I have copied the custom function and pasted it into the function area, and have replaced the ‘start’(=1) ‘needles’ (=Globals::gServicesCategory) and ‘haystack’ (Services::Category) with the appropriate value or fields but cannot exit the custom function as it keeps telling me there are too many functions listed in the following parameter:

    FindWordPartsInText ( RightWords ( Globals::gServiceCategory ; WordCount ( Globals::gServiceCategory ) – 1 ) ; Services::Category ; 1 )

  49. Posted February 8, 2012 at 9:27 pm | Permalink

    @Bill – The custom function should be pasted as is. Do not replace any of the text within the function. The parameters start, needles and haystack then need to be added to the custom function parameter list.

  50. Posted February 9, 2012 at 4:57 pm | Permalink

    Will this solution work using an intermediate join table? [e.g. Invoices >> Join Table << Services] where I am trying to filter the services records and display them in the portal on the Invoices layout?

  51. Posted February 9, 2012 at 7:54 pm | Permalink

    @Bill – This solution will work with any valid relationship. The nature of the relationship is irrelevant. As long as you can view records through the relationship in a portal, you can use this method to filter them.

  52. Posted February 9, 2012 at 8:05 pm | Permalink

    I must have an error someplace then, as I cannot get it to work properly….

  53. Lucius
    Posted February 14, 2012 at 6:51 pm | Permalink

    Ha ha. After step 5 you say “And Your Done.”

    Here at Hogwarts, we learn that Your is a personal pronoun.

    Perhaps you meant to say “And You’re Done.”

    You see, You’re is an abbreviation for You Are.

    And You Are Done!

    Reparo !

  54. Posted February 14, 2012 at 8:58 pm | Permalink

    Thanks Mr. Malfoy. You’re the second person to catch me on that one (notice my application of your lesson in this sentence). I’m usually a stickler for grammar myself, but when writing a 2000 word technical article, it’s almost inevitable that I’ll let one or two grammatical errors slip. Fortunately, I have keen readers. Saves me the cost of hiring an editor. ;)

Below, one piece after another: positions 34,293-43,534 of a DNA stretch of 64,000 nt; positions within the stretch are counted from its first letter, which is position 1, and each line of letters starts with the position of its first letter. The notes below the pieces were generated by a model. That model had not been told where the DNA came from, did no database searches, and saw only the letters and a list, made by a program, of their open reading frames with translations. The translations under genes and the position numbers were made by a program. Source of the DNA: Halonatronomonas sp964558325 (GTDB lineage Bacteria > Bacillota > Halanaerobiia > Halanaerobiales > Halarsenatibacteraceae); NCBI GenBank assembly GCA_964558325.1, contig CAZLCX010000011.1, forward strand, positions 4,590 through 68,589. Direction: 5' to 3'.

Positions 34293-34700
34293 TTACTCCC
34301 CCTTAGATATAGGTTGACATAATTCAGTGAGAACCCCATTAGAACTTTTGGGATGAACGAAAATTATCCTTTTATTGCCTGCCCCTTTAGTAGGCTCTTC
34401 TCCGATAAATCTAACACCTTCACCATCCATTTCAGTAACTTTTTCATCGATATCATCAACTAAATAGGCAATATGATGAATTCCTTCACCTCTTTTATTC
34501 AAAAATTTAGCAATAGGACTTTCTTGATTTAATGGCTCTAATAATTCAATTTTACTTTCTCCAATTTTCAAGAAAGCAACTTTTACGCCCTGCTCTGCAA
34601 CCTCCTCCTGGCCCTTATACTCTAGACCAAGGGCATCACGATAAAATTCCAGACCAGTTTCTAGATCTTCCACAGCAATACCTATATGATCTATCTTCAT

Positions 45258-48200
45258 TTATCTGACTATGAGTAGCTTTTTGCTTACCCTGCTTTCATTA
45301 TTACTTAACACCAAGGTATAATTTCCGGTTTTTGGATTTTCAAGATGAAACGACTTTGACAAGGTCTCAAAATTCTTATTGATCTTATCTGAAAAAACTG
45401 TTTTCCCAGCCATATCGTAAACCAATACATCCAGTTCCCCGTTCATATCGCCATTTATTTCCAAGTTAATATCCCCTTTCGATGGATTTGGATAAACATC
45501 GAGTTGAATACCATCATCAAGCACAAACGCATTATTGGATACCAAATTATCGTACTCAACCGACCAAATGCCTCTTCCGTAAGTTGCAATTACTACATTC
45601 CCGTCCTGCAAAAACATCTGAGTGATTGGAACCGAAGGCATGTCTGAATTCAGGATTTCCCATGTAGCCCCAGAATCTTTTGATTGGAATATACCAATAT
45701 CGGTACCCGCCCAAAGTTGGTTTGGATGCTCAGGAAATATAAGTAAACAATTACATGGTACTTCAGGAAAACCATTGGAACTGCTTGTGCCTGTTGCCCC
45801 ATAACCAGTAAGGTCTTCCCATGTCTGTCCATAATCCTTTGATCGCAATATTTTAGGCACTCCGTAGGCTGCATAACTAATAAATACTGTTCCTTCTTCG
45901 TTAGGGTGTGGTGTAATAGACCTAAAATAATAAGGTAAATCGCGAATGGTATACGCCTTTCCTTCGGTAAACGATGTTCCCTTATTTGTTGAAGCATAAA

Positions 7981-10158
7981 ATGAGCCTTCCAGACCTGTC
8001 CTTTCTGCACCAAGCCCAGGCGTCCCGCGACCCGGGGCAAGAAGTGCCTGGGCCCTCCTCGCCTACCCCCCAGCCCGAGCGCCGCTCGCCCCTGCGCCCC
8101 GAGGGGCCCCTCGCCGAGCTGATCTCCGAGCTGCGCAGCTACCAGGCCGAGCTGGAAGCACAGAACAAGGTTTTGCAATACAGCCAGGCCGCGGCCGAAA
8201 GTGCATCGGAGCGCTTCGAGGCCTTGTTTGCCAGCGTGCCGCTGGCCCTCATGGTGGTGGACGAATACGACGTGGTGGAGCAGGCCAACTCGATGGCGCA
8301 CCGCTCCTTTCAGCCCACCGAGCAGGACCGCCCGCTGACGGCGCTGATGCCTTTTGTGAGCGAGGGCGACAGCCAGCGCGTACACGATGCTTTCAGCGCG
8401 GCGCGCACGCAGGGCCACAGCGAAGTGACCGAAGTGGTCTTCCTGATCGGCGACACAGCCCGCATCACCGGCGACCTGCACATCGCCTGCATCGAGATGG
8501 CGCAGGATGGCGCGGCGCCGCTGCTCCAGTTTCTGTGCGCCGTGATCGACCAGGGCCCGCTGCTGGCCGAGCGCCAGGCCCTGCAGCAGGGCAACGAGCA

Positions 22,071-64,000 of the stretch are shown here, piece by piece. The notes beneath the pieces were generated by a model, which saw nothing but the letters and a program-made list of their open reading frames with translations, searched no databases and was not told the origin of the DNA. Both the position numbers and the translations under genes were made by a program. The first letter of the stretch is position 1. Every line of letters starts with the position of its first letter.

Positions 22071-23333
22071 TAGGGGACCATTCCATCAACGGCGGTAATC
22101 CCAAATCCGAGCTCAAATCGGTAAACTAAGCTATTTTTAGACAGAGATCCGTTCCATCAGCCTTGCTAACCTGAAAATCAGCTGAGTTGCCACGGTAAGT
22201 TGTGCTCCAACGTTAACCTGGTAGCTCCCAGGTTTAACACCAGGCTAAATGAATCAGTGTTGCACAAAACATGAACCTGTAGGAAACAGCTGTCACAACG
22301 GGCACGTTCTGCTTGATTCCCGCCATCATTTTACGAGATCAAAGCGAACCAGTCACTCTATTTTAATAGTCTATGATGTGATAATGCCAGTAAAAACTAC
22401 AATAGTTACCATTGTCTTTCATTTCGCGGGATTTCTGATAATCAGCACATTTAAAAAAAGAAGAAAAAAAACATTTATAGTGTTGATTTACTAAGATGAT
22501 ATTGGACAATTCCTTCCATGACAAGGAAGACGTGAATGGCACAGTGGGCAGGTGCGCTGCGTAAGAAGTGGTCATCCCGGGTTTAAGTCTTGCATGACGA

55. Oliver
    Posted February 28, 2012 at 5:34 am | Permalink

    Have you ever tried it with FMGO on an iPad? The script always stops after i entered one letter.

  56. Posted February 28, 2012 at 9:55 am | Permalink

    @Oliver – In FM Go, it isn’t quite as smooth. Every time you pause in typing, it will exit the field, run the script, then go back to the field. It should still work fine, just not very slick.

  57. R o b 'jesus Land Tidd' lewis
    Posted February 29, 2012 at 8:17 am | Permalink


    Tip: To keep your data tables clean and better organized, I recommend having a separate table to hold global fields that are not directly associated with a particular table. Global fields can be accessed from any context whether or not a relationship exists between the tables.

  58. Posted February 29, 2012 at 9:38 am | Permalink

    That’s right Rob.

  59. steveald
    Posted March 9, 2012 at 11:58 am | Permalink

    I was glad to find your tutorial as it appears to accomplish exactly what I want. However, I fear my years of FM experience left me having to look up procedures for a few of your 5 basic steps. As a result, my implementation does not work. A few things that may be at fault include:
    1) The Portal I set up does nothing. I’m sure I must be implementing it incorrectly somehow. But I can’t even enter text into it. Perhaps it’s not even on the correct layout.
    2) My Script does not match yours exactly. The first line says Set Variable [$cursorpos; Value:Get ( ActiveSelectionStart )]. I can’t seem to get rid of “Value:”.
    3) My basic understanding of the processes involved leaves something to be desired. Do you have tutorials that I could follow to help fill in the gaps? Could you either send me the completed database you created for me to analyze or could I send you what I created for you to dissect?